- class C a where
- subtract :: C a => a -> a -> a
- sum :: C a => [a] -> a
- sum1 :: C a => [a] -> a
- elementAdd :: C x => (v -> x) -> T (v, v) x
- elementSub :: C x => (v -> x) -> T (v, v) x
- elementNeg :: C x => (v -> x) -> T v x
- (<*>.+) :: C x => T (v, v) (x -> a) -> (v -> x) -> T (v, v) a
- (<*>.-) :: C x => T (v, v) (x -> a) -> (v -> x) -> T (v, v) a
- (<*>.-$) :: C x => T v (x -> a) -> (v -> x) -> T v a
- propAssociative :: (Eq a, C a) => a -> a -> a -> Bool
- propCommutative :: (Eq a, C a) => a -> a -> Bool
- propIdentity :: (Eq a, C a) => a -> Bool
- propInverse :: (Eq a, C a) => a -> Bool

# Class

Additive a encapsulates the notion of a commutative group, specified by the following laws:

a + b === b + a (a + b) + c === a + (b + c) zero + a === a a + negate a === 0

Typical examples include integers, dollars, and vectors.

C Double | |

C Float | |

C Int | |

C Int8 | |

C Int16 | |

C Int32 | |

C Int64 | |

C Integer | |

C Word | |

C Word8 | |

C Word16 | |

C Word32 | |

C Word64 | |

C T | |

C T | |

C T | |

C T | |

C v => C [v] | |

Integral a => C (Ratio a) | |

(Ord a, C a) => C (T a) | |

C a => C (T a) | |

C a => C (T a) | |

(C a, C a, C a) => C (T a) | |

C a => C (T a) | |

C a => C (T a) | |

C a => C (T a) | |

C a => C (T a) | |

(C a, C a) => C (T a) | |

C a => C (T a) | |

(Eq a, C a) => C (T a) | |

(Eq a, C a) => C (T a) | |

C a => C (T a) | |

C a => C (T a) | |

C a => C (T a) | |

C a => C (T a) | |

C a => C (T a) | |

C v => C (b -> v) | |

(C v0, C v1) => C (v0, v1) | |

(Ord i, Eq v, C v) => C (Map i v) | |

(Ord a, C b) => C (T a b) | |

(C u, C a) => C (T u a) | |

C v => C (T a v) | |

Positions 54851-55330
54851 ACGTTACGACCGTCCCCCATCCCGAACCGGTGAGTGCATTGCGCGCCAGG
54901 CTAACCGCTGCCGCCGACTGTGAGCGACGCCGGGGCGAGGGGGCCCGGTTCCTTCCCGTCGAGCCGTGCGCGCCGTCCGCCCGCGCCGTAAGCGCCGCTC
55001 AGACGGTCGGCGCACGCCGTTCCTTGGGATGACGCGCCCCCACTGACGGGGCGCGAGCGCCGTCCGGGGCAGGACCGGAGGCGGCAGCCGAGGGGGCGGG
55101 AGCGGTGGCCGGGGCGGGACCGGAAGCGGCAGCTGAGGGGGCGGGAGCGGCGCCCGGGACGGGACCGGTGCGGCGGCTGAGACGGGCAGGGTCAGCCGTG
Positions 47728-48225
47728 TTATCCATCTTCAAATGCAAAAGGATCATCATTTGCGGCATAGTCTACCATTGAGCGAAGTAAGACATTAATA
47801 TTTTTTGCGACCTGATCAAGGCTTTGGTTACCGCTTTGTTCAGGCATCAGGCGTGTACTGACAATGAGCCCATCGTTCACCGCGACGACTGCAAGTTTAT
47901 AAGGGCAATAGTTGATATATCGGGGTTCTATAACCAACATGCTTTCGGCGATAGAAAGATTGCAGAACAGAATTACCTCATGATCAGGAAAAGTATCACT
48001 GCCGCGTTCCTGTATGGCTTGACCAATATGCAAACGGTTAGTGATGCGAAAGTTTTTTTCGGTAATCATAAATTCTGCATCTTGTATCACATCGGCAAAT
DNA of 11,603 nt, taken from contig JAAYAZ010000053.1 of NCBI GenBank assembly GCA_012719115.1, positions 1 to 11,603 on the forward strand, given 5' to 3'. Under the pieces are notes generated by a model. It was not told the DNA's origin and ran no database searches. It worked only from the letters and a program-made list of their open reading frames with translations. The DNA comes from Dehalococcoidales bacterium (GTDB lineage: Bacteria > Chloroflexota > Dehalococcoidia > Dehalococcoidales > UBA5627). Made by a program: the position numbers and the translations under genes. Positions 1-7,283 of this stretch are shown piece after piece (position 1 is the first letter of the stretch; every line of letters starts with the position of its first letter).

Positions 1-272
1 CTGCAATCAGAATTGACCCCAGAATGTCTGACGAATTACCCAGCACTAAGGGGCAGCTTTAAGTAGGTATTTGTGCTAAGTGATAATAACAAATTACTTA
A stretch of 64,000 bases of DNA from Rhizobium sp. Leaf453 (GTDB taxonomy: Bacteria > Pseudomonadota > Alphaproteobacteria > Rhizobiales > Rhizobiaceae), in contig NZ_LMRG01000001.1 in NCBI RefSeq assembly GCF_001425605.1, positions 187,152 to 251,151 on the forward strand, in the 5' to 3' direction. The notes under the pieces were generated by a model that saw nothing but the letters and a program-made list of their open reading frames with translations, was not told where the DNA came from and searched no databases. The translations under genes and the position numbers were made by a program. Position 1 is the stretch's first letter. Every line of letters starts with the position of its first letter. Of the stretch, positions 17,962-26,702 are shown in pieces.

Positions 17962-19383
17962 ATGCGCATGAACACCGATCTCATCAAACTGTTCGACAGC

(Ord i, C a) => C (T i a) | |

C v => C (T a v) | |

(C v0, C v1, C v2) => C (v0, v1, v2) |

subtract :: C a => a -> a -> aSource

`subtract`

is `(-)`

with swapped operand order.
This is the operand order which will be needed in most cases
of partial application.

# Complex functions

Sum up all elements of a list. An empty list yields zero.

This function is inappropriate for number types like Peano.
Maybe we should make `sum`

a method of Additive.
This would also make `lengthLeft`

and `lengthRight`

superfluous.

Sum up all elements of a non-empty list. This avoids including a zero which is useful for types where no universal zero is available.

# Instance definition helpers

elementAdd :: C x => (v -> x) -> T (v, v) xSource

Instead of baking the add operation into the element function,
we could use higher rank types
and pass a generic `uncurry (+)`

to the run function.
We do not do so in order to stay Haskell 98
at least for parts of NumericPrelude.

elementSub :: C x => (v -> x) -> T (v, v) xSource

elementNeg :: C x => (v -> x) -> T v xSource

(<*>.+) :: C x => T (v, v) (x -> a) -> (v -> x) -> T (v, v) aSource

addPair :: (Additive.C a, Additive.C b) => (a,b) -> (a,b) -> (a,b) addPair = Elem.run2 $ Elem.with (,) <*>.+ fst <*>.+ snd

# Instances for atomic types

propAssociative :: (Eq a, C a) => a -> a -> a -> BoolSource

propCommutative :: (Eq a, C a) => a -> a -> BoolSource

propIdentity :: (Eq a, C a) => a -> BoolSource

propInverse :: (Eq a, C a) => a -> BoolSource